Without a doubt, Two Steps from the Blues is the definitive Bobby "Blue" Bland album and one of the great records in electric blues and soul-blues. In fact, it's one of the key albums in modern blues, marking a turning point when juke joint blues were seamlessly blended with gospel and Southern soul, creating a distinctly Southern sound where all of these styles blended so thoroughly it was impossible to tell where one began and one ended. Given his Memphis background, Bobby "Blue" Bland was perfectly suited for this kind of amalgam as envisioned by producer/arranger Joe Scott, who crafted these wailing horn arrangements that sounded as impassioned as Bland's full-throated, anguished vocals. It helped, of course, that the songs were uniformly brilliant. Primarily from the pen of Deadric Malone, along with Duke head Don Robey and Scott (among others), these are the tunes that form the core of Bobby "Blue" Bland's legend and the foundation of soul-blues: "Two Steps from the Blues," "I Don't Want No Woman," "Cry, Cry, Cry," "I'm Not Ashamed," "Lead Me On," "Little Boy Blue" -- songs so good they overshadow standards like "St. James Infirmary." These are songs that blur the division between Ray Charles soul and Chess blues, opening the doors for numerous soul and blues sounds, from Muscle Shoals and Stax through the modern-day soul-bluesman. Since this, like many blues albums from the late '50s/early '60s, was a collection of singles, it's possible to find the key tracks, even the entire album, on the numerous Bobby "Blue" Bland collections released over the years, but this remains an excellent, essential blues album on its own terms -- one of the greatest ever released.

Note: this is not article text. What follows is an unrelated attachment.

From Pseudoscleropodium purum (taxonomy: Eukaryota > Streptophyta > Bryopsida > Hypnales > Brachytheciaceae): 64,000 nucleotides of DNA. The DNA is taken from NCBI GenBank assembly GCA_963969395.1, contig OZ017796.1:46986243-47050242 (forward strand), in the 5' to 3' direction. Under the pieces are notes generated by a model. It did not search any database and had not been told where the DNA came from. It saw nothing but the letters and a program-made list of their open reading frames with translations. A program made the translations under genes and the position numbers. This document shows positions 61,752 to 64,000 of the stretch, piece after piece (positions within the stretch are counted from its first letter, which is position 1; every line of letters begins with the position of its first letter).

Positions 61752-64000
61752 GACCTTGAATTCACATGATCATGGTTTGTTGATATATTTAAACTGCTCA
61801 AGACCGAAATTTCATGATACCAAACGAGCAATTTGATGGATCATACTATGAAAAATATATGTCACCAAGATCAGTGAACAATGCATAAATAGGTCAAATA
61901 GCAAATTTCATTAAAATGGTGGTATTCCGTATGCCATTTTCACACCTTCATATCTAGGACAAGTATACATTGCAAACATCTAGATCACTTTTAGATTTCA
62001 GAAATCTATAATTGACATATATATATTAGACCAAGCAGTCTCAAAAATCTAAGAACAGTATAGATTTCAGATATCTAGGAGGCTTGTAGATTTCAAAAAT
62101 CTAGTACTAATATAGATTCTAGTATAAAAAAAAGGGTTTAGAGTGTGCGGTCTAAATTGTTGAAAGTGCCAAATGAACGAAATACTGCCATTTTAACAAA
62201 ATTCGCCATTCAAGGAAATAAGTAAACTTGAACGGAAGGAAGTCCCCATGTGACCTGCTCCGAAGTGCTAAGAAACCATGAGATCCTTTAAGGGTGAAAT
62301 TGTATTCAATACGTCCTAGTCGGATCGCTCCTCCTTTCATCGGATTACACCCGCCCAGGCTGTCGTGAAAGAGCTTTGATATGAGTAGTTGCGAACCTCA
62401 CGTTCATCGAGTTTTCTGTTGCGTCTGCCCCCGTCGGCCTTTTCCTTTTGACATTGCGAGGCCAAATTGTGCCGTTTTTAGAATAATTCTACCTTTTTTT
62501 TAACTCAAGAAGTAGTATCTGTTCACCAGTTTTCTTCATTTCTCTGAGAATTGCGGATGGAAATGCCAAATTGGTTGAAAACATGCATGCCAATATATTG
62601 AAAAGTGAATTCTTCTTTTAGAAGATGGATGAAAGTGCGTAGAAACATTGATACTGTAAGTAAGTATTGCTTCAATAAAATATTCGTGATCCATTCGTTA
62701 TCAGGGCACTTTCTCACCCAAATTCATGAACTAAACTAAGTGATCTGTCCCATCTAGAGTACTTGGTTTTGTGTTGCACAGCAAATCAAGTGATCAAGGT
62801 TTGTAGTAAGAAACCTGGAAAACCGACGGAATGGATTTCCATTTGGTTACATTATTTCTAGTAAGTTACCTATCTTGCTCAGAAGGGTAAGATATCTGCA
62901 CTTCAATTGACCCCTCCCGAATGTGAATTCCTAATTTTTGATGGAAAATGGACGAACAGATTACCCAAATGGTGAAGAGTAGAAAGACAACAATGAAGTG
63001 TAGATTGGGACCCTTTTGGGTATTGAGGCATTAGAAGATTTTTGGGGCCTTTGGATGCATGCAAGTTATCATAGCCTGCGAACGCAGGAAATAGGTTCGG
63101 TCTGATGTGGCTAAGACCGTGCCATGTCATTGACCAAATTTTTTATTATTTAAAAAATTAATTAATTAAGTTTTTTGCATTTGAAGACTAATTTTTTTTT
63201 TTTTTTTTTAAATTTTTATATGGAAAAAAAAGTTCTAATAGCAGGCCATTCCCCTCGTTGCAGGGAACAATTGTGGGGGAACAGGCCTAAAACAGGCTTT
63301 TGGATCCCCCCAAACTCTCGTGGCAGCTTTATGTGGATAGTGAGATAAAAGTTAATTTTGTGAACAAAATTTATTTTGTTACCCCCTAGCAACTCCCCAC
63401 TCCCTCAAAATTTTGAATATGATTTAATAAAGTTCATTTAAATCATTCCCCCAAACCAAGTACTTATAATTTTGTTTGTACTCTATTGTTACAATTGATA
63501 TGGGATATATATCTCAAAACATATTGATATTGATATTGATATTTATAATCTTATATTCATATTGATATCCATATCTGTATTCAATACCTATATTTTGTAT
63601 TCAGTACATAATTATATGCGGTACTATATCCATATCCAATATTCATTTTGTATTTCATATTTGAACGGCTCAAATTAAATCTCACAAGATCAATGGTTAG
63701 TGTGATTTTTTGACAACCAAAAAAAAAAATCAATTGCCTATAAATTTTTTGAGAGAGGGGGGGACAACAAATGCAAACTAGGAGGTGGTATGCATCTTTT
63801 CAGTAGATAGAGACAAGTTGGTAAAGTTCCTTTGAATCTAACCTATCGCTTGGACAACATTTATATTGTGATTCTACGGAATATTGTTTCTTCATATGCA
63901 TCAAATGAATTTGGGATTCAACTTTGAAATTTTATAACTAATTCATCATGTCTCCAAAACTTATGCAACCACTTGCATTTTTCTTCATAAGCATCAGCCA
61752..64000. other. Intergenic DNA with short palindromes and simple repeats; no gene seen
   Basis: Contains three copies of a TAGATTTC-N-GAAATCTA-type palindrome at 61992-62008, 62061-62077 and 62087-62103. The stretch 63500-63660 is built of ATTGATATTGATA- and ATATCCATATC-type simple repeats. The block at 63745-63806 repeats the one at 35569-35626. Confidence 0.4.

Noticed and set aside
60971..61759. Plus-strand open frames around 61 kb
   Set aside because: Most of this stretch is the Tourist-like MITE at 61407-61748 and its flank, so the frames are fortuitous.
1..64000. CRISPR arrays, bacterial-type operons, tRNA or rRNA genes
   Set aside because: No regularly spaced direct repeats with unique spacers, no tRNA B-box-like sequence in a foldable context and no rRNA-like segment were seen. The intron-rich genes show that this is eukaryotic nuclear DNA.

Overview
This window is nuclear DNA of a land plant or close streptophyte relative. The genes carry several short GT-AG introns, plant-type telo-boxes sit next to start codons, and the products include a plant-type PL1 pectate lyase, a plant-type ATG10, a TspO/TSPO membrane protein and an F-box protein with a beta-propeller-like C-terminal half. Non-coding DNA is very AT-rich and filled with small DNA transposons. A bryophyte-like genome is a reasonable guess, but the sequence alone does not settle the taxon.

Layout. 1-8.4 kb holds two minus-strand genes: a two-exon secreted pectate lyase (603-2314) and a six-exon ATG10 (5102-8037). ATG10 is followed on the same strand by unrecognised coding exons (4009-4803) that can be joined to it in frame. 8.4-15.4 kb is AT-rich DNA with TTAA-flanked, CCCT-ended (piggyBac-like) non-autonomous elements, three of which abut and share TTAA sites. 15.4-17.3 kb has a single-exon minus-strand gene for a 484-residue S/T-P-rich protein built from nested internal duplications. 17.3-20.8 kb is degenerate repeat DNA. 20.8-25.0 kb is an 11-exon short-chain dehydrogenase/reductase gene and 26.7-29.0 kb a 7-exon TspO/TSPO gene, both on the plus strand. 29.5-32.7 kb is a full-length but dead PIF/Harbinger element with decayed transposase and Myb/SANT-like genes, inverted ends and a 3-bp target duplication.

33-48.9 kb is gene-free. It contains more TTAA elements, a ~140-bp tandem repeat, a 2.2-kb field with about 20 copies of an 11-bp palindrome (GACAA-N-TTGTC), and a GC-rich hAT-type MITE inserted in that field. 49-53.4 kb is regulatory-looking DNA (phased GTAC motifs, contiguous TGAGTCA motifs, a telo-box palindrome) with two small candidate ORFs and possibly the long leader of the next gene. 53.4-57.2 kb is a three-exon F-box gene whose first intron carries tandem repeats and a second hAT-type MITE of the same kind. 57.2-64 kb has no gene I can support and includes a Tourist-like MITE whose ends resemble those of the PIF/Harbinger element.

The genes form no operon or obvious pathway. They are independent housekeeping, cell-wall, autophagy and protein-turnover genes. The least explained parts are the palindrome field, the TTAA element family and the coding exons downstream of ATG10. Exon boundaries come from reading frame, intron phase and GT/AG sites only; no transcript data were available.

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AllMusic Review by Stephen Thomas Erlewine